TCO benefits of NAS versus DAS

A brief look at the total cost of ownership benefits of network-attached storage vs. direct-attached storage.


PAGE TAGIZAD - Procom Technology
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Both network-attached storage (NAS) and storage area networks (SANs) have common objectives, including storage sharing by multiple host or client systems, using network interfaces as opposed to direct-attached storage (DAS) buses, and simplified management to reduce costs.

Networked storage topologies have been steadily gaining on DAS topologies. For example, both SAN and NAS revenues more than doubled last year, and they are expected to triple by 2003, according to Peripheral Concepts, a market research firm in Santa Barbara, CA.

However, revenues do not tell the whole story. IT decision-makers buy storage products because of their value proposition, defined largely in terms of total cost of ownership (TCO) and performance.

Total cost of ownership

TCO analyses assess the costs to acquire, deploy, operate, and manage a technology over time. With DAS, when a company requires more storage capacity, IT administrators install more drives in a server or buy another general-purpose server with attached storage. This has the advantage of a low acquisition cost, but it can be a TCO nightmare. Each new general-purpose server leads to two key cost multipliers: downtime and management complexity.

Deploying server-attached storage often incurs a hefty downtime penalty. First, you have to configure the server with the operating system, storage management applications, and network connections. Next, you have to configure the disk array for host operating system access and for volume sharing across a LAN using network file systems such as NFS or CIFS. This process sometimes requires more than a day for complex storage arrays, resulting in a lack of storage availability for about the same period of time.

Once deployed, DAS typically entails high management costs. Managing server-attached storage configurations requires either more IT staff or a proprietary suite of storage management software, which typically has a high TCO. Consequently, in many companies, storage is poorly managed or not managed at all.

According to the Storage Networking Industry Association, it costs approximately $4 per megabyte per year to manage storage. At a time when companies commonly grow their storage infrastructure into the multi- terabyte range, the per-megabyte management costs associated with server-attached storage can add up to mind-numbing figures. According to Forrester Research, the 100 largest companies in the world will have to manage on average 150TB per company by 2004. That would translate into $400,000 to $1.3 milllion per company per year just to manage that storage.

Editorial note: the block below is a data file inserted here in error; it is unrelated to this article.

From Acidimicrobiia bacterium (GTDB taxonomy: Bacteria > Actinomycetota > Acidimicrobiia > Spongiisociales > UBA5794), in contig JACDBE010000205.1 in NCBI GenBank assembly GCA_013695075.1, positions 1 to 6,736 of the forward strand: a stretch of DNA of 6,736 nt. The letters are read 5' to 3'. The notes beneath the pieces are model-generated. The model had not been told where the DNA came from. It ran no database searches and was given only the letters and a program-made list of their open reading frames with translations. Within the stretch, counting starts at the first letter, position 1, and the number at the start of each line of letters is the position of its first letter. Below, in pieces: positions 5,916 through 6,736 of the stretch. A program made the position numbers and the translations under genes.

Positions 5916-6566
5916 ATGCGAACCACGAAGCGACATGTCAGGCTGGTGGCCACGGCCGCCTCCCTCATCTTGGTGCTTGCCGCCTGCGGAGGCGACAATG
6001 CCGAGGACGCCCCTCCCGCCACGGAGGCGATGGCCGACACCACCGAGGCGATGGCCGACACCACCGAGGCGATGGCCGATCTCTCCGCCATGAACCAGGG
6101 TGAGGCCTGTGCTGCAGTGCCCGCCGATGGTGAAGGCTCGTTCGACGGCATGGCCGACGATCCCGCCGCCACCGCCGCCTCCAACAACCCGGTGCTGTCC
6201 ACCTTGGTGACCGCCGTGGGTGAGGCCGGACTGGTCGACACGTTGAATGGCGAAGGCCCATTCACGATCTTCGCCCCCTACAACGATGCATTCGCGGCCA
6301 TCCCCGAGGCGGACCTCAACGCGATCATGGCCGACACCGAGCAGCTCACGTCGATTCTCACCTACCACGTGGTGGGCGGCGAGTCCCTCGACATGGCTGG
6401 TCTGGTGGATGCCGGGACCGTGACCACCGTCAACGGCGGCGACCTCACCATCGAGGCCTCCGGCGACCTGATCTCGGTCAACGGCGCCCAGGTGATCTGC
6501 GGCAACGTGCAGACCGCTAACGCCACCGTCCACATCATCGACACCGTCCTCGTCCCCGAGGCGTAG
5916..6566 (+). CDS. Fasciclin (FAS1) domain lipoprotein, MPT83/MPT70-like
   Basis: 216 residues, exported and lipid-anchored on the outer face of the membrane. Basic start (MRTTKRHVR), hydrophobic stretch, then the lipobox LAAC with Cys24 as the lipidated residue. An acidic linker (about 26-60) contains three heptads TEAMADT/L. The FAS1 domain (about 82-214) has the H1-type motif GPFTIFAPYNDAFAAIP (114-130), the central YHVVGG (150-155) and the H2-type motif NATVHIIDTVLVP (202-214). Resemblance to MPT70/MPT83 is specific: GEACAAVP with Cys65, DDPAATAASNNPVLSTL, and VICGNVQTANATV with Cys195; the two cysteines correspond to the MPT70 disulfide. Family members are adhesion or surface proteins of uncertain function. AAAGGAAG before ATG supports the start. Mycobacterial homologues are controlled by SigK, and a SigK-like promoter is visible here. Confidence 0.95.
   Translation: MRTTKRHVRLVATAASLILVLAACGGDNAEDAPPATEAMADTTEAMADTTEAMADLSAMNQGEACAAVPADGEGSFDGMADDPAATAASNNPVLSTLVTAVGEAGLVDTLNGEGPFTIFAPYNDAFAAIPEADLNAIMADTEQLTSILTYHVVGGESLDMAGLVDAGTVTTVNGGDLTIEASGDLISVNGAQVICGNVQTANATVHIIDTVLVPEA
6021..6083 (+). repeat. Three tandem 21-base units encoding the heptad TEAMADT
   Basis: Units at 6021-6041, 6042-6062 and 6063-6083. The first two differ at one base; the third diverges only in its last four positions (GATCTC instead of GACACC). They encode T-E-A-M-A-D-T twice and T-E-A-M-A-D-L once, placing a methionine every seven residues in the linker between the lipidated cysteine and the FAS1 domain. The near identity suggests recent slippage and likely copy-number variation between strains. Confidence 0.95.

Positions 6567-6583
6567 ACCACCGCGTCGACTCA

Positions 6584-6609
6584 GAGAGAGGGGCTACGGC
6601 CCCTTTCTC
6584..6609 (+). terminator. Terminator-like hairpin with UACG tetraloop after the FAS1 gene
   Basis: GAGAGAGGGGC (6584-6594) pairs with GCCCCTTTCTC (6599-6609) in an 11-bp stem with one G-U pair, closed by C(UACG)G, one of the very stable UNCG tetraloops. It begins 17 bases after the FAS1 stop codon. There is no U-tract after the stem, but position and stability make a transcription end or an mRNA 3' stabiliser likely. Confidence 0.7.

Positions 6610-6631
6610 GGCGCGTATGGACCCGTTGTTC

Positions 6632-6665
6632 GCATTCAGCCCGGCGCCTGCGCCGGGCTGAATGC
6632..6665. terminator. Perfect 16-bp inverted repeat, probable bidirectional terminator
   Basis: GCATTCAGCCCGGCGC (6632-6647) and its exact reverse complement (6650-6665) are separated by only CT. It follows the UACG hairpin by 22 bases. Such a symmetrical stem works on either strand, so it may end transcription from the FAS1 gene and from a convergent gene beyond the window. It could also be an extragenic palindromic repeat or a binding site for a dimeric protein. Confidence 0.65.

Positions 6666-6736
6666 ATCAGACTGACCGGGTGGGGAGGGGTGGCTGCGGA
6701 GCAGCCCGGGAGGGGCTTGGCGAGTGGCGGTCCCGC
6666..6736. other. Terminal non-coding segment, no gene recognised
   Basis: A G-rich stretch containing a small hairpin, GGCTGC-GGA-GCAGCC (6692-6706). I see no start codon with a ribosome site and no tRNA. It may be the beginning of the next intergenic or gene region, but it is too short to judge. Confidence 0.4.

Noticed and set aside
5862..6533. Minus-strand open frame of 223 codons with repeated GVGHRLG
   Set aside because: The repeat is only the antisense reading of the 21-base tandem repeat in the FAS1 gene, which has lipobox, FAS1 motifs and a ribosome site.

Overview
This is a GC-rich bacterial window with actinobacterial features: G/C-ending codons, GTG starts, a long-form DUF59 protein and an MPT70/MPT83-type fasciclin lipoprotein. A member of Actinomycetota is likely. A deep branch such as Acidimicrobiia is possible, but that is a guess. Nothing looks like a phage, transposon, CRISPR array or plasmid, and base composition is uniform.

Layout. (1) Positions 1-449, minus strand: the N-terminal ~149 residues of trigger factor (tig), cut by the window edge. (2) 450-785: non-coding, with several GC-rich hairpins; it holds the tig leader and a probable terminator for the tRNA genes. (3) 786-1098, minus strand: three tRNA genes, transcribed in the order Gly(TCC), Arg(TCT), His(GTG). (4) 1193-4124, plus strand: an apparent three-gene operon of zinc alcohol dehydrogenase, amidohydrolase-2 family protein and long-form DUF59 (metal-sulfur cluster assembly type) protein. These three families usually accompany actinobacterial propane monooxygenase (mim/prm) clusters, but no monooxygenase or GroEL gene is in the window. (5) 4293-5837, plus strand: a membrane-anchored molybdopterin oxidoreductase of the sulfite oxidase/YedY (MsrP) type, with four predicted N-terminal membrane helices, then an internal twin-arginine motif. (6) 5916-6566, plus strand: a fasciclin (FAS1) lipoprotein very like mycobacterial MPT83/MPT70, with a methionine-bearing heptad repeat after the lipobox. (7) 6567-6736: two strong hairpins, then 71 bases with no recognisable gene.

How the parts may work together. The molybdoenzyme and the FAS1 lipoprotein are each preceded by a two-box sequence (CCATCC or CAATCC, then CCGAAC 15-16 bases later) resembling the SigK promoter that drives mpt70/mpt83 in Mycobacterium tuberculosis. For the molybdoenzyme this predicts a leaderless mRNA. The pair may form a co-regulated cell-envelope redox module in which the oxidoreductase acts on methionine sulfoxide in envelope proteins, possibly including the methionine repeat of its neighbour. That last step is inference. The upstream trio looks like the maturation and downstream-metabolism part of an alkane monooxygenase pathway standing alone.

In the absence of effective management, server-attached storage is prone to unacceptable levels of operational downtime. What-ever the cause, the failure of a server is a period of downtime during which storage is inaccessible.

All of the above contribute to a high TCO for server-attached storage, which provides the basis for the value proposition of networked storage.


NAS addresses the TCO drawbacks of server-attached storage.

  • Cost of acquisition: NAS appliances are essentially disk arrays combined with a kernel operating system optimized for network connectivity and storage. With most NAS servers, the acquisition cost is comparable to a server-attached storage configuration of the same capacity.
  • Cost to deploy: NAS does not require connection to a server HBA. It connects directly to a network. With common IP ser vices such as the Dynamic Name Service (DNS), deployment of NAS can be "plug and play." NAS servers usually come pre-configured to support NFS and CIFS and typically require only a few minutes of configuration. In the most complex instances, additional configuration steps may be required (e.g., to create virtual volumes or to customize RAID configurations). However, these steps are usually performed offline and before device installation.
  • Cost to manage: Most NAS servers feature their own management utilities. Many products can also be monitored and managed via standard SNMP-based network management systems already in use. In short, NAS deployments do not require additional IT personnel skills or new storage management programs.
  • Cost to operate: Without a general-purpose operating system, NAS products have fewer components to fail and fewer reasons to go offline. High-availability configurations enable continuous access to data, even in the event of a disk failure or other disruption. Comparable high-availability solutions in the server-attached storage typically require clustered servers and storage interconnects that can be difficult to maintain and operate and costly to acquire and deploy.

The current trend toward networked storage speaks to the widespread acknowledgement of the need for a solution that scales beyond the confines of server-tethered storage. Such a solution must also address TCO issues.

Page Tagizad is director of product marketing at Procom Technology (www.procom.com) in Irvine, CA.

This article was originally published on July 01, 2001